Those who attended our March chapter meeting enjoyed a great presentation about what is lip reading, how it can help us in noisy situations and training opportunities. And a special thank you to Ed Auer, Ph. D. and Nicole Jordan, Au.D. to take time out of their Saturday morning to present to us.
Some meeting notes to share:
There is a wonderful opportunity to participate in the speech recognition study. To learn more go to https://seehear.us/study/.
You may also reach out Ed Auer, Ph.D., with any questions at firstname.lastname@example.org.
Here, My Voice 2: Supporting the Power of Voice of Hard of Hearing People
Are you a cochlear implant or hearing aid user and interested in receiving personalized voice lessons with a professional vocal artist?
USC’s “Here, My Voice” program is looking for adults with hearing loss for the study focusing on improving vocal confidence and joy of self-expression. Participants can choose to work on vocal expressions such as singing and spoken words. The lessons will be held over Zoom or in-person for one hour per week over a 12 week period. No prior music or singing experience is required. Individual voice lessons are provided to participants at no cost to them. If you agree to participate, you will be asked to fill out surveys and be part of individual interviews. Data will be anonymously collected. You will receive a $100 gift card as a token of gratitude for participating. Your participation is voluntary and you can withdraw from the study at any time.
Please contact Juri Hwang by clicking the Learn More! button below or email at email@example.com for more information.
A big thank you to Dr. Alaina Bassett for a very engaging and informative presentation of the vestibular system. Our balance system is unique and is made up of many different systems working in concert to give us the ability to understand and navigate our surroundings.
Dr. Bassett started off her presentation discussing our balance system made up of the vestibular, visual and somatosensory systems. The anatomy and physiology of our inner ear and the particular functions each part plays in our hearing were discussed in-depth. Various testing techniques to understand and evaluate balance was shared to give the audience a better feel of what they should expect should they want to be tested.
Join us for what should be a fascinating and engaging presentation about hearing loss and new hope with up-and-coming treatment options.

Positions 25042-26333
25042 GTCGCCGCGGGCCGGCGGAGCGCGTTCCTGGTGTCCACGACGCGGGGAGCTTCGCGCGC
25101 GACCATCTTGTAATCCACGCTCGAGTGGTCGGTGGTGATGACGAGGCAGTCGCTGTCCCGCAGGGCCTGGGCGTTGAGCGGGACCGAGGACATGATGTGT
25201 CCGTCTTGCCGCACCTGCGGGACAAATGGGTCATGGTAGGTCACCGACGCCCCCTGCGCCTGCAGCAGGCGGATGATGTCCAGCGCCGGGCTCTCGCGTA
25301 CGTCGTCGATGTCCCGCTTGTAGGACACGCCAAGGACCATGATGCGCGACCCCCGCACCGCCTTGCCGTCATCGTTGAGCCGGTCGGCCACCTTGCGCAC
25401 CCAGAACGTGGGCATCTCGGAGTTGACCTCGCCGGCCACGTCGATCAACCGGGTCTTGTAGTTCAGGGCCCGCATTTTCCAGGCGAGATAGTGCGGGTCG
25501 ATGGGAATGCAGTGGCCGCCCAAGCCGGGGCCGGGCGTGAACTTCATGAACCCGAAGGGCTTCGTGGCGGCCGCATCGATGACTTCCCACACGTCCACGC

Date: Saturday, March 27 Time: 10 a.m. (PT) Speaker: Dr. Nancy Tye-Murray (bio) Duration: 90 minutes
Hearing loss challenges don’t stop at the ears. Co-morbidities of hearing loss include social isolation and loneliness, depression, increased risk of falls, and cognitive decline and related dementias.
In our upcoming Chapter meeting, Dr. Nancy Tye-Murray will describe how digital therapeutics are changing the face of healthcare, and then present an example of how digital therapeutics may be used to treat hearing loss and its downstream effects.
Nancy Tye-Murray, PhD., is a Professor of otolaryngology-head & neck surgery at Washington University School of Medicine.
From hearinglikeme.com—The concept of listening fatigue has been around for quite some time; but could it be even more prevalent in a world of face masks? The short answer is—absolutely—for both those with hearing loss and those without.
From the National Institute on Deafness and Other Communication Disorders, National Institutes of Health—You may have known that the prevalence of hearing loss increases with age. But, did you know men are about twice as likely as women to have hearing loss?
Much has been said regarding Robert Mueller’s communication during his testimony. Was there an unknown healthy issue that laid question to his ability to clearly promote a sense of confidence in his testimony or was there something else? A term called “normal cognitive aging” is very real and deals with the way older adults process information that can be especially true for those with hearing loss. In case you haven’t seen it already, check out the article discussing this in more detail below.
Hyundai Motor Company is leading the effort to re-innovate how those hard of hearing or deaf can get all the important stimulus when driving compared to those with normal hearing. Thanks to Audio-Visual Conversion (AVC) and Audio-Tactile Conversion (ATC) assist driving systems, visual and touch clues can be provided to the driver to alert when situations occur that would normally be difficult for those with hearing challenges to immediately notice. Learn more about what is current being developed and is in store toward the future!
It’s now more important than ever to unlock the potential of children by identifying and treating their hearing loss as soon as realized. Jane R. Madell, a pediatric audiology consultant and speech-language pathologist in Brooklyn, N.Y., shares eye-opening findings revolving around how beneficial it is to treat children with hearing loss, no matter how severe, as early as possible.